- University of Technology Sydney: Open Courseware http://www.softwarepractice.org/courseware/ was setup for the release of software practice related course material under creative commons. Lian Loke is the current coordinator for the subjects released on this site (Lian.Loke@eng.uts.edu.au) [SA]
- The Omnium Project has been running for some years based at the College of Fine Arts, University of New South Wales. It crossed over as courseware and collaborative software (now open source). Many have reviewed it as being Web 2.0 before the term developed. http://omnium.net.au/
- UNSW media studies lectures in BlipTV [SA]
- The Fluid Project is building a library of user interface elements for use by programmers of educational open source software/open courseware [RSS]
- [http://wiki.creativecommons.org/University_of_Southern_Queensland_OpenCourseWare USQ: Open Courseware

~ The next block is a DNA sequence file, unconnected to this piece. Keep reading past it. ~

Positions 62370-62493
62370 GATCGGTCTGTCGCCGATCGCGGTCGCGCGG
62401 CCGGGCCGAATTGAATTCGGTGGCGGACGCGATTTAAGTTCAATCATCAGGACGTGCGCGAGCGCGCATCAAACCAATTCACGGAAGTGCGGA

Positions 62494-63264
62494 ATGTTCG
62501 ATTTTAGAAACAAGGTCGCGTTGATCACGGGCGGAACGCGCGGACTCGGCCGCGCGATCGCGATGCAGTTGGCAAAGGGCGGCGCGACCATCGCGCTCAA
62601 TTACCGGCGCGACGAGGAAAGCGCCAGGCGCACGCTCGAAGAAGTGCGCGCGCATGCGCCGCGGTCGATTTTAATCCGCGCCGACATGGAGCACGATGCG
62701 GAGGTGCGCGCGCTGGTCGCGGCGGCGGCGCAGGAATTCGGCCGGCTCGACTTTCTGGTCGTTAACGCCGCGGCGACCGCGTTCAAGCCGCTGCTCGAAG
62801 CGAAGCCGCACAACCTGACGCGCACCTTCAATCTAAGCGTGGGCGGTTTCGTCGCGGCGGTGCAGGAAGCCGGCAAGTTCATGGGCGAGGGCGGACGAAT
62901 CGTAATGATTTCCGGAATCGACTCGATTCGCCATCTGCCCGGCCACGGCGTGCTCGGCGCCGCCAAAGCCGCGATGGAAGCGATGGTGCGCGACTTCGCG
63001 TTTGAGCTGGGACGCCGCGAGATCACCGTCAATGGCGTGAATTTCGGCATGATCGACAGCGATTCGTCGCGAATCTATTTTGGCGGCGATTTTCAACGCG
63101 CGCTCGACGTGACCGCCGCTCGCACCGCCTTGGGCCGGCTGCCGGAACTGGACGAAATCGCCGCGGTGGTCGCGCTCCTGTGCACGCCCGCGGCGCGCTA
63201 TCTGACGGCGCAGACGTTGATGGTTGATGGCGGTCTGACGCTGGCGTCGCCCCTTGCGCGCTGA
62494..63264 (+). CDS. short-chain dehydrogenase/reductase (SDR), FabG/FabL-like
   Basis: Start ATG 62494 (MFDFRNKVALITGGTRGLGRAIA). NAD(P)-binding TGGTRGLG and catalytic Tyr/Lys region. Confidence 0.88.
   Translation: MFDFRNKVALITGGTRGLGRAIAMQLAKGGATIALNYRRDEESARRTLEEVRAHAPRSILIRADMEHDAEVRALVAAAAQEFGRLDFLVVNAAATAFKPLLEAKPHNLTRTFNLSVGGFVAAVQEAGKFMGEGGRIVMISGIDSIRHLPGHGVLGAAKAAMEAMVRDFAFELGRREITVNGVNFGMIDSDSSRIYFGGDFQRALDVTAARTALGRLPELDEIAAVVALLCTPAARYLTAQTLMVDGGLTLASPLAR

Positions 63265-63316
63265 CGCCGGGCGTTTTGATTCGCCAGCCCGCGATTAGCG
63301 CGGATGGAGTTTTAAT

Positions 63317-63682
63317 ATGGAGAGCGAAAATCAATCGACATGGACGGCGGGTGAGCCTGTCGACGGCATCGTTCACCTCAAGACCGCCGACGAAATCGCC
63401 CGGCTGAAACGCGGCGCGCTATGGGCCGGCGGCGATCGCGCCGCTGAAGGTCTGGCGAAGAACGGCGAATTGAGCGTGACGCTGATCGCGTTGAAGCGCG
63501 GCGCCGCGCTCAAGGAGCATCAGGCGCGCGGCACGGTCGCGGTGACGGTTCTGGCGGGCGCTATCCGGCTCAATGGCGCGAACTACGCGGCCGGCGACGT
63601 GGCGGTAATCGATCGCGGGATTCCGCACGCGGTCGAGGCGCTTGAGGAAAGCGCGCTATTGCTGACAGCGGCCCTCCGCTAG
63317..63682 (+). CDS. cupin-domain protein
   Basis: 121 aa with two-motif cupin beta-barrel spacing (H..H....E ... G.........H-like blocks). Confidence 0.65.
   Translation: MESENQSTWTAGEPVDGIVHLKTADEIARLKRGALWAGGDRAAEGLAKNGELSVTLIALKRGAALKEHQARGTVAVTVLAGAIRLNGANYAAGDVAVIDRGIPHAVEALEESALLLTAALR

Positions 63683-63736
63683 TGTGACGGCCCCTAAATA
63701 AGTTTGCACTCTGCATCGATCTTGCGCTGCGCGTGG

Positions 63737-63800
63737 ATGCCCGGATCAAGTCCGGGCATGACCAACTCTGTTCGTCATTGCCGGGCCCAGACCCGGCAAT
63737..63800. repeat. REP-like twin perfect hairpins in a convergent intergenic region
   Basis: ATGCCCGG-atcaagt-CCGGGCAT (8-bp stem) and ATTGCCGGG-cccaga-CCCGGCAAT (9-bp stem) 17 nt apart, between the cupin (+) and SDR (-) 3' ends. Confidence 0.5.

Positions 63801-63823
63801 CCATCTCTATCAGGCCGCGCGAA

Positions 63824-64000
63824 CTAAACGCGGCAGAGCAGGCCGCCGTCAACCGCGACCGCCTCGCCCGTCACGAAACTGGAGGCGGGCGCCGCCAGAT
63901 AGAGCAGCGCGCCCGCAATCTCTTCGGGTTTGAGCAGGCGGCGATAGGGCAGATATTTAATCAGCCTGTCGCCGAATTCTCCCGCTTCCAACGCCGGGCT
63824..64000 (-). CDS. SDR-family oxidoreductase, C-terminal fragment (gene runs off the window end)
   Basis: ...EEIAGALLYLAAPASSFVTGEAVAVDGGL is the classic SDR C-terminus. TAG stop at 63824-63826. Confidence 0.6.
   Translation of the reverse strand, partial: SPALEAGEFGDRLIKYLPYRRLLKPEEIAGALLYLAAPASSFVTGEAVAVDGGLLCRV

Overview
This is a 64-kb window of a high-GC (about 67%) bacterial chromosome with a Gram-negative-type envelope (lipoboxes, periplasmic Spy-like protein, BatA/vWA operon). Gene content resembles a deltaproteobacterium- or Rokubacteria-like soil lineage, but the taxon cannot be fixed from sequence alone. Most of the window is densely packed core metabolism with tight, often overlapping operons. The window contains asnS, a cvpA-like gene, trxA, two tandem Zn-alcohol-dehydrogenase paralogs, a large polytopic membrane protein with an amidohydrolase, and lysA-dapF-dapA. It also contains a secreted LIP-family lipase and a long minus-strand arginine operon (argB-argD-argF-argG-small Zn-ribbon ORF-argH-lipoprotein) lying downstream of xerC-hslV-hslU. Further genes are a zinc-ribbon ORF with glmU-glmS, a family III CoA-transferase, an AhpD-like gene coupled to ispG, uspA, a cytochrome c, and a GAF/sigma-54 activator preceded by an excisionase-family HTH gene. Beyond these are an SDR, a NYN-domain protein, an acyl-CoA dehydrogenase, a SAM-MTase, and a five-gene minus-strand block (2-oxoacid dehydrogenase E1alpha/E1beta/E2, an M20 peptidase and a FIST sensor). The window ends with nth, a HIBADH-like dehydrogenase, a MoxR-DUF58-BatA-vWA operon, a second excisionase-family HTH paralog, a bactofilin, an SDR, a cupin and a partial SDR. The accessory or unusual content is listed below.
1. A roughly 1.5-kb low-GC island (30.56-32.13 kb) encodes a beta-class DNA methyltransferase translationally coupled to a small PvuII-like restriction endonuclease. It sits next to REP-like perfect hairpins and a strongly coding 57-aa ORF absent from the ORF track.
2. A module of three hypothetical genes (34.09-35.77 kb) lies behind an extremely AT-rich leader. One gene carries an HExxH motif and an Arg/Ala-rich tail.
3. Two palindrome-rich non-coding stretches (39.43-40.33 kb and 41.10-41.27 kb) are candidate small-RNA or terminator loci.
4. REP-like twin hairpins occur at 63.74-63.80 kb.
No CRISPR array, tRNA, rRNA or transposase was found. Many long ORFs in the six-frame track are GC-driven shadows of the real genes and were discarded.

- http://ublib.buffalo.edu/libraries/projects/cases/ubcase.htm - National centre for case studies in science
Please provide links to any local or international reports, papers, or articles that either help define the topic, or that provide detailed information about it.
- InstitutionalRepositoriesCommunity-ANZ Google group- " A Community of Practice list for all Institutional Repository managers in Australian and New Zealand universities, regardless of software platform, location, project, or readiness... This is a single forum to inform, discuss, & share problems & ideas." requires request to join [AL]
Please add any other information that may be helpful to the staff as they write up this topic.
- The Open Education Consortium is a portal to content contributed by over 100 institutions
- add your idea or information here [LJ]